Te Wāhi Āwhina A Pillar For The Community
Since opening, more than 30 service providers and organisations have been engaged with, or based in, Te Wāhi Āwhina to provide information or services including housing, food and welfare provisions.
Te Wāhi Āwhina, a community support space in Manners Street, officially opened Tuesday 11 May as part of Wellington City Council’s commitment to The Pōneke Promise – a joint social contract launched in April with Greater Wellington Regional Council, the City’s hospitality industry, retailers, and Police.
Just over a month on it’s already making a difference in the area says Mayor Andy Foster.
“The city’s vulnerable communities now have easier access to agencies, and agencies have an accessible site to better provide their services to those who need it most – and offer support to local businesses and retailers when required.
“Te Wāhi Āwhina is used during the day and night as a base to help keep our city and our people safe. Some of the organisations and groups include Māori Wardens, Pasifika Patrollers, WINZ, Hāpai Ake, NZ Police, Age Concern, Community Law, City Mission, Local Hosts, Salvation Army and Council staff. All the partners and prospective partner organisations.
“There have been many success stories from the on-site team already, including Anna who had recently featured in media as rough sleeping in a bus stop, who came in for a cup of tea – and ended up getting housed after a chat with the Salvation Army’s Pastor Joe.”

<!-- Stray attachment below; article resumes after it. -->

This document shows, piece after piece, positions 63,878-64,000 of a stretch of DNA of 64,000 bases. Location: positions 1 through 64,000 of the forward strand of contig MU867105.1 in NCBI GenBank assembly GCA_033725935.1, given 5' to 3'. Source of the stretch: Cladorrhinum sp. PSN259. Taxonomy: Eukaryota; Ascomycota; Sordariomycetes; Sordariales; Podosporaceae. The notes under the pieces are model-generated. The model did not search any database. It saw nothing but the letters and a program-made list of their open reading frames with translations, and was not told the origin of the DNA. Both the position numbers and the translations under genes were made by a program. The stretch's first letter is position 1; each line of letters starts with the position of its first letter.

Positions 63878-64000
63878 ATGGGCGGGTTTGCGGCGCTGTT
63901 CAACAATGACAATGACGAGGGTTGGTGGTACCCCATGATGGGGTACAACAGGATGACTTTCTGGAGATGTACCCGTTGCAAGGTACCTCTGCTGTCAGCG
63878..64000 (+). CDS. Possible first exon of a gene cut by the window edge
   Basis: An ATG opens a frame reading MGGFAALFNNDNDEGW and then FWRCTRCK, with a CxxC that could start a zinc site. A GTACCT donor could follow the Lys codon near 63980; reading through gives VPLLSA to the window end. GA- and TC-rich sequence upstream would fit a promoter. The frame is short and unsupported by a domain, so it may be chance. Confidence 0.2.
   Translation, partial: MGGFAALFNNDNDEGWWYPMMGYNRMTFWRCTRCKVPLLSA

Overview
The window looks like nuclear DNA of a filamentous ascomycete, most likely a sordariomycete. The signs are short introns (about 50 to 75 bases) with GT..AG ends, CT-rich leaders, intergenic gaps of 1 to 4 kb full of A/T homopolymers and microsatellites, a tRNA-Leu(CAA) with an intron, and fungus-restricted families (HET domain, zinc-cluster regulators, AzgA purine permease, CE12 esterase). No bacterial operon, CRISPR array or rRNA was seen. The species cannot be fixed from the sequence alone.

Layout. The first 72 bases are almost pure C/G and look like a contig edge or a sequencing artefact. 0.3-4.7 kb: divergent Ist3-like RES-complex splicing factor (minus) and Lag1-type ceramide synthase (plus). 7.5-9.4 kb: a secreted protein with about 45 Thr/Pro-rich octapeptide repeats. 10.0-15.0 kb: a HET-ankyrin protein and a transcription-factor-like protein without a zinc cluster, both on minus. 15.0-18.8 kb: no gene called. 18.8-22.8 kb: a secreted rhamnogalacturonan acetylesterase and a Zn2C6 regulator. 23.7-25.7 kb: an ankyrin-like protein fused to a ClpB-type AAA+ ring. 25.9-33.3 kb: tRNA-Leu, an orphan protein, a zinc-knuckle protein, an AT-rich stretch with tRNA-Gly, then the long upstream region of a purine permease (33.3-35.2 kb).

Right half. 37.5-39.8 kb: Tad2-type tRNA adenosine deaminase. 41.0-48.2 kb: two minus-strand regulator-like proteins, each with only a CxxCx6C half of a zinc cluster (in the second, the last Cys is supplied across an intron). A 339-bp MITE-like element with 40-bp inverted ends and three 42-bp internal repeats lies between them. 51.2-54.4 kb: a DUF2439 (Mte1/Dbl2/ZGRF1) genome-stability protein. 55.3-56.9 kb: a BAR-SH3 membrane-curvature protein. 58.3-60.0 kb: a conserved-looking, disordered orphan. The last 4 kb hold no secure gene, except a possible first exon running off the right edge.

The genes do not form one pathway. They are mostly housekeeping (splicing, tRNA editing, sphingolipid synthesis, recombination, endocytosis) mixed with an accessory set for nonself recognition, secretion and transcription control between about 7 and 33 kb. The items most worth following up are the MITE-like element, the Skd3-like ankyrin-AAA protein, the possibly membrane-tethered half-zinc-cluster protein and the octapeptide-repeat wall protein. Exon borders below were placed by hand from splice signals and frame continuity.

Pastor Joe Serevi says this demonstrates how important it is to have a central space for outreach groups to interact with people and provide the services visitors need.
“There has been an increased demand on all our services since COVID happened, so we have been wanting to develop more of a presence in the city, and this site is a good way to do it.
“It’s great to have a space for all to link up and work together, for people in the community to drop-in, get information or to have them referred for services – and most importantly, to feel comfortable there.”
This is just a small sample of the amazing mahi being carried out by the team at Te Wāhi Āwhina, with positive feedback coming in from across the spectrum, says Councillor Tamatha Paul.
“There has already been some constructive action around infrastructure like better lighting, funding for groups supporting the vulnerable, plus collaboration with local businesses and residents. Now there’s a safe, shared place for experts, advisors, support groups and all members of our community to korero and receive āwhina (support).
“Our vision is ‘Te Oranga mā te Katoa – Wellbeing for All’, and this is a big step in the right direction, but there’s lots more good mahi to come.”